People don’t like science because it prevents them from believing whatever they want to believe. Not just religion, but stuff like racial equality, the importance of the environment, and self-serving, wildly inaccurate political ideas. As a well-known paragraph in Chris Mooney’s The Republican War On Science put it:

          In a famous October 2004 New York Times article on the Bush administration, journalist Ron Suskind described his encounter with a “senior adviser” to the president:
          The aide said that guys like me were “in what we call the reality-based community,” which he defined as people who “believe that solutions emerge from your judicious study of discernible reality.” I nodded and murmured something about enlightenment principles and empiricism. He cut me off. “That’s not the way the world really works anymore,” he continued. “We’re an empire now and when we act, we create our own reality.”

          To put it in a sentence, science insists on finding out the objective nature of reality, thereby depriving people of their treasured subjectivities. This pisses off the powerful
          (who are concerned only with maintenance of their power, not with what is true) as well as the hoi polloi (who want to pretend their opium subjective beliefs are actually true). OK, that was two sentences, but you know what I mean.

          There is a T-shirt, possibly on SMBC, with a slashed circle over a unicorn, and the caption “Science: Ruining Things since 1542”.

          1. Ben beat me to it, but that won’t stop me from increasing the value of this conversation by two cents.

            If that was only supposed to be 2¢, you’re due some change from what you paid….


      3. ‘Why does science have this ominous connotation to so many people?’

        Science has been getting this kind of bad rap ever since that book by Mary Shelley.

        And there’s no more popular science-fiction trope in Hollywood than the evil scientist and the danger of technology slipping the bonds of human control, or being used as the oppressive tool of an autocratic government — even if a lot of it is cheesy, Ed Wood-caliber stuff. We can trace this trope back, outside Hollywood, at least to Fritz Lang’s Metropolis. Heck, we could probably ride that trope all the way back to Prometheus stealing fire from the gods.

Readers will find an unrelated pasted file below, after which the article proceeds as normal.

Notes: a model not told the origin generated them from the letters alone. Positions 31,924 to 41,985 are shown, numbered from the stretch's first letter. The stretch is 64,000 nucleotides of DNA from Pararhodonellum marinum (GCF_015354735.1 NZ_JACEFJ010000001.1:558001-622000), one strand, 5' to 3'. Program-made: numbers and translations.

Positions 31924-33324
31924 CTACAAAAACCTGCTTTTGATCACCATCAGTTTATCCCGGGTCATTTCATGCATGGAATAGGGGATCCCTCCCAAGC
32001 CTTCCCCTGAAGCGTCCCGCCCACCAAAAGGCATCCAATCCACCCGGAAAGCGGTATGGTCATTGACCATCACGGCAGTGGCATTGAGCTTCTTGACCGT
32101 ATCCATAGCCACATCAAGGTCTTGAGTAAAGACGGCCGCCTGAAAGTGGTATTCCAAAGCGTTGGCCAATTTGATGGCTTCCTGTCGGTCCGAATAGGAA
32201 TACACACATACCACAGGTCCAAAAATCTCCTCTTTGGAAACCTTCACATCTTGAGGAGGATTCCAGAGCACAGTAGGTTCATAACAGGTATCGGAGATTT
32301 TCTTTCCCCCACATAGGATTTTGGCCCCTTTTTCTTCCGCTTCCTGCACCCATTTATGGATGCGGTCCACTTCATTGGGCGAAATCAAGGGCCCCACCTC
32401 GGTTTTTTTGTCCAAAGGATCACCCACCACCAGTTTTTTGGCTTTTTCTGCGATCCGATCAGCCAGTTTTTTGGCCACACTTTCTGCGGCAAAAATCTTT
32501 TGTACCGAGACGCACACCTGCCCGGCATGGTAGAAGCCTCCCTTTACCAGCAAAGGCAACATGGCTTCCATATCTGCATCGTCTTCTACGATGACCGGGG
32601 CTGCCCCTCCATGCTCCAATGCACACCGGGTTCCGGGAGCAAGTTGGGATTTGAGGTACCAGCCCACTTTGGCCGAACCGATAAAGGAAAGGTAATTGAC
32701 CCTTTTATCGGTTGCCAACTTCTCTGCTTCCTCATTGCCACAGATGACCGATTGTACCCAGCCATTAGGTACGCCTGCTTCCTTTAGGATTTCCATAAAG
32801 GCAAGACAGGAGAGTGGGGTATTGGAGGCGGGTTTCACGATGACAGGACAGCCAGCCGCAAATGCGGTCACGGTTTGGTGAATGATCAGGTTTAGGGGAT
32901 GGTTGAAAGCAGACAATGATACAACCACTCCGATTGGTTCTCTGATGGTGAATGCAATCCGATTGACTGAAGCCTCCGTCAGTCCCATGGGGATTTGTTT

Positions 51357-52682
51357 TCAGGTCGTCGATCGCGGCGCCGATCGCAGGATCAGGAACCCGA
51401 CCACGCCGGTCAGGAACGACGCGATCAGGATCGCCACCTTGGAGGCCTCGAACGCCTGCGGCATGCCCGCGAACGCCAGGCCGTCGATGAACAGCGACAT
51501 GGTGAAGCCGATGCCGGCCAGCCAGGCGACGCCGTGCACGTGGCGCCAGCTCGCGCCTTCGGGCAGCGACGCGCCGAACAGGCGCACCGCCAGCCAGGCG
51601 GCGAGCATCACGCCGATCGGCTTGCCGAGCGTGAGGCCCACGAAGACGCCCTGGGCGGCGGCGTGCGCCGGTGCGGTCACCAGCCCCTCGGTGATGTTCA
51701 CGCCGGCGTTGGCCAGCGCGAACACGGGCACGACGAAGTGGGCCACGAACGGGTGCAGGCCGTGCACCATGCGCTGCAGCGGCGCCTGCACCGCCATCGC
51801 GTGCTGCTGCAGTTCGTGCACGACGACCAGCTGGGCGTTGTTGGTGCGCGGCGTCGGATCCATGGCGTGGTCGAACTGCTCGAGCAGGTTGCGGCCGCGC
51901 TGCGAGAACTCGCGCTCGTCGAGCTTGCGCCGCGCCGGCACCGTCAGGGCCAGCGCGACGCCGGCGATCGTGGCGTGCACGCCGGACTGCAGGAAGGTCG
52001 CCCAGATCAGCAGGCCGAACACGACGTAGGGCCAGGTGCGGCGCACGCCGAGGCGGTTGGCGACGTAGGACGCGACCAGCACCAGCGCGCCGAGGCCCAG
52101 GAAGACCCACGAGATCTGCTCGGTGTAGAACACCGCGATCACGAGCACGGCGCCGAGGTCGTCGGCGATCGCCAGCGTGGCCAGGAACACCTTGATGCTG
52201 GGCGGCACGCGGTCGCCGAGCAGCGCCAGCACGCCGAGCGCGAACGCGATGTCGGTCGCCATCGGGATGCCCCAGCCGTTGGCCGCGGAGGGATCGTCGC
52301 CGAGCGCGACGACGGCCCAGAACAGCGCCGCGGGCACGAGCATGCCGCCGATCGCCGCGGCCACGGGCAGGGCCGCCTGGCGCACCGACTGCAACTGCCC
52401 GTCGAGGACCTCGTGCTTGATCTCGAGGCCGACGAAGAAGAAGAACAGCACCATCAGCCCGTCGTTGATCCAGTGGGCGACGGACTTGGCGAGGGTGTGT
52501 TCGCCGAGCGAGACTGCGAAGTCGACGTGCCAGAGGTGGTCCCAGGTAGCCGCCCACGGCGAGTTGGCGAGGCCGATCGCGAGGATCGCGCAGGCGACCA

2. “Ana” is probably the name of a mail-answering programme. something like “Ana is A Nameless Acronym”, perhaps.

  1. This is the same sort of tripe that I get back from my republican senator and other legislators when I write to them about something they want to do that I don’t agree with (which is virtually all of the time!). The return letter says nothing of substance for any corrections…!

    By the way, Lindsay Graham sends the same letter every time…

    1. And does he sign it “John McCain’s butt boy” everytime — or does he have an autopen for that?

  2. I think the better word would have been “methodical”. It just means it was planned out in some detail. That isn’t what “scientific” means.

    1. However, I did a “define” search on google and this is the featured definition (relevant parts bold):

      sci•en•tif•ic [adjective]
      based on or characterized by the methods and principles of science.
      “the scientific study of earthquakes”
      synonyms: technological, technical; More
      research-based, knowledge-based, empirical; e.g., “scientific research”
      relating to or used in science e.g., “scientific instruments”

      systematic; methodical: “how many people buy food in an organized, scientific way?”
      synonyms: systematic, methodical, organized, well organized, ordered, orderly, meticulous, rigorous

      1. As I alluded to above, the unfortunate thing is that Inskeep chose “scientific” rather than any of those synonyms, presumably because he thinks people perceive the word as more ominous and that it will therefore work better describing an atrocity. This ominous connotation only exists because so many people don’t understand what science actually is.